And so maybe they could go on to open up discussion with WotC, and this brings to the gaming community the VTT that many people would be eager to see, one professionally designed and developed. Or something like the Microsoft Surfaces D&D project, in a more portable or accessible price range for gamers. Or any number of other innovations or new technologies that might be right around the corner.

    If those companies have a product that could be awesome for gamers, but the perception of the gaming community drives them away, than that is a loss for us.

    Now, do we need such products? Of course not - we already have every tool we need to keep gaming happily for decades to come, no matter what edition you prefer. That's one of the strengths of the game.

    But it doesn't mean that new advancements and technologies to advance the game wouldn't be really nifty, and many of us would like to see them, and would hate to miss out because of a small but vocal subset of our crowd.

    That's why we should care.

    Again - the presence of those naysayers might not be a problem at all. That assertation has yet to be proven. But saying that even if it is, who cares? That the game doesn't need or desire advancements, innovations, or new technologies from outside? That's a really limited view, and not one that I think is good for the hobby.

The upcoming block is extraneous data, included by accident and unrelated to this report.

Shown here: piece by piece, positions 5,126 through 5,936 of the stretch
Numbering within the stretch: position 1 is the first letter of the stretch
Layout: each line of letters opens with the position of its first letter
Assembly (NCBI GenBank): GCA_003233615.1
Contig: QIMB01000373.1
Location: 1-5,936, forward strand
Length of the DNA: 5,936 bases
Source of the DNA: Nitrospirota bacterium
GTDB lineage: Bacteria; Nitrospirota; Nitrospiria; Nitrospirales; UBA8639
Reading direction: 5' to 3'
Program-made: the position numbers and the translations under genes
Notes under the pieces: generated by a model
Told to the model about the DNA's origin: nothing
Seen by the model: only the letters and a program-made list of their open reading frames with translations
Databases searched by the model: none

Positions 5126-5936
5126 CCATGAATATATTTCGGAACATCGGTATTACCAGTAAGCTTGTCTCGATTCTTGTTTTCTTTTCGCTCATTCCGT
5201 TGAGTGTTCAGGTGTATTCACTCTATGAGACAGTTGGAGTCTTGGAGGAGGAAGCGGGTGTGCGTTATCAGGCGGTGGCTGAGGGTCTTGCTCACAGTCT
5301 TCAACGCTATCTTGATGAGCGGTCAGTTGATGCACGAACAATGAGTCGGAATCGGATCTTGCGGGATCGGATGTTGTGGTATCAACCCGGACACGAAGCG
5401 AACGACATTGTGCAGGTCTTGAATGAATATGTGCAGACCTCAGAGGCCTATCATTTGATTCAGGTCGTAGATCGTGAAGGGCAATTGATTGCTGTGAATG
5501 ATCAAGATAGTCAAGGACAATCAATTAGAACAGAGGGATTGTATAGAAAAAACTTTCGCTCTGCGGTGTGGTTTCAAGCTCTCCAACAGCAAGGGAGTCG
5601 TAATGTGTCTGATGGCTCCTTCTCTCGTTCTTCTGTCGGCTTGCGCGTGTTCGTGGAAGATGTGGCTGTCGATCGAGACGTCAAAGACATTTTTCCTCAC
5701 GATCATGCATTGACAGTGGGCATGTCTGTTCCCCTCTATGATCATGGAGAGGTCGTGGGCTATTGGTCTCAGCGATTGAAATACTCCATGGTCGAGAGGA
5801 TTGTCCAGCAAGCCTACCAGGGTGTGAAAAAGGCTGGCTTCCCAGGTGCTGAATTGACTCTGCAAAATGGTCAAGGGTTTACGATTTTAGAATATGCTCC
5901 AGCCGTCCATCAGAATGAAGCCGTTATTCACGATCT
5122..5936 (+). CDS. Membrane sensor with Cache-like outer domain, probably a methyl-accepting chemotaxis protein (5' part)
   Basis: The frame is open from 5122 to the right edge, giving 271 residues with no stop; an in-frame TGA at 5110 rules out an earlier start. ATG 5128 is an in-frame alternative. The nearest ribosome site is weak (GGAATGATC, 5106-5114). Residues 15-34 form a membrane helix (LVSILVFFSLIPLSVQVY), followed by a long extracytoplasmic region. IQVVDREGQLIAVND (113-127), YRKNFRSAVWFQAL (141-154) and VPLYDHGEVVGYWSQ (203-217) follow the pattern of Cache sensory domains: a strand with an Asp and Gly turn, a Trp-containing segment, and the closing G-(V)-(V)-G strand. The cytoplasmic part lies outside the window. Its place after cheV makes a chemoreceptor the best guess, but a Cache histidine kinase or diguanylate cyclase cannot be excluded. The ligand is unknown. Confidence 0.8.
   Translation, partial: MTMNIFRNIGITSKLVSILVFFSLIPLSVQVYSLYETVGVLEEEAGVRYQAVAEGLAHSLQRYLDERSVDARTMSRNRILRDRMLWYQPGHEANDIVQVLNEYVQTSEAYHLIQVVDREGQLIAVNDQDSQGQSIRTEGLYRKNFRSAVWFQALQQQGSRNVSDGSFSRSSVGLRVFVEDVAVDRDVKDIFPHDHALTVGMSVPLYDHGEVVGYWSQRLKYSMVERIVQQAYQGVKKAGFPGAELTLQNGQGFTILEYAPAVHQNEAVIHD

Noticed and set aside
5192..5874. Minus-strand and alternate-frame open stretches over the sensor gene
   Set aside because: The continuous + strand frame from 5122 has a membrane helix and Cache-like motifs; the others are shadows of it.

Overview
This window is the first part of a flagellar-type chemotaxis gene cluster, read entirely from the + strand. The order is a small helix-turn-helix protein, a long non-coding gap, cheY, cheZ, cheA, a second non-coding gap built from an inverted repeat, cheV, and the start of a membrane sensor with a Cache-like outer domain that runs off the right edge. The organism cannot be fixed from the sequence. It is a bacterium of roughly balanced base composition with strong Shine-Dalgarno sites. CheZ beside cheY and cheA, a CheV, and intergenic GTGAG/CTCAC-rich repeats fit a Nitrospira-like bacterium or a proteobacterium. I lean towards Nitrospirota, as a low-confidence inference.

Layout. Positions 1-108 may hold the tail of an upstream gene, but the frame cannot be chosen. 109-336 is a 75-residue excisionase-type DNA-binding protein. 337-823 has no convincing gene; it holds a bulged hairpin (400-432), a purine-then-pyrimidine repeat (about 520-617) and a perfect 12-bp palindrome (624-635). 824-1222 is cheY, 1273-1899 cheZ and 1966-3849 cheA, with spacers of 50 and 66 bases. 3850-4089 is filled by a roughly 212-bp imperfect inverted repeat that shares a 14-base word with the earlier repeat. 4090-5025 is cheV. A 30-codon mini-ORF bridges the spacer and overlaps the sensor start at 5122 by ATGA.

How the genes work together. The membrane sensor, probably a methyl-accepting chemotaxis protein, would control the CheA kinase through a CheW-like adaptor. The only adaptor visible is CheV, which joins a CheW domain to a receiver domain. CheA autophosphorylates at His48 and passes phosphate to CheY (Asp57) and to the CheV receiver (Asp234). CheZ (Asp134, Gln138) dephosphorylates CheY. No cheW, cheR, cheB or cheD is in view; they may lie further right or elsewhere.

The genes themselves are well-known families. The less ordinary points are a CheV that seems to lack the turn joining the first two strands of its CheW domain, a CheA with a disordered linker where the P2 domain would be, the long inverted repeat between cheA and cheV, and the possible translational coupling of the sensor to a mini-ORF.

• #220
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    Quote Originally Posted by eyebeams View Post
    I'd like RPG folks to be in the thick of things because I believe we have cool ideas and ways of doing things that fit perfectly with evolving trends, and work better than what's being developed by companies looking for IP-backed social networks, transmedia and such. RPGs have already been instrumental behind the scenes of some really big stuff. But the last time I sat in a boardroom fretting about a 50K+ user base target it was pretty painful to have to share this stuff while tiptoeing around examples they could Google, because it might hose the whole thing.
    I know this an old post from pages back, but I would love to go back to this since you probably missed and did not answer the questions I posted back on page 2. This idea of "RPG folks;" what does that mean? I play RPGs. Does that make me an RPG folk? I play computer games. So am I not a "Computer game folk" because I am an RPG folk? How do you classify people like this and what is it you are or were doing that makes you think calling on RPG folks specifically is important?

    I'm really trying to understand what it is that makes tabletop RPG players potentially valuable as a community such that not having their input would diminish whatever end product they were trying to produce. If the product isn't specifically targeted towards tabletop RPGers but would somehow be of interest to many in that community, would it not be of interest to many of those same people but identified through some other demographic grouping?
    "Any intelligent fool can make things bigger, more complex, and more violent. It takes a touch of genius -- and a lot of courage -- to move in the opposite direction." - Albert Einstein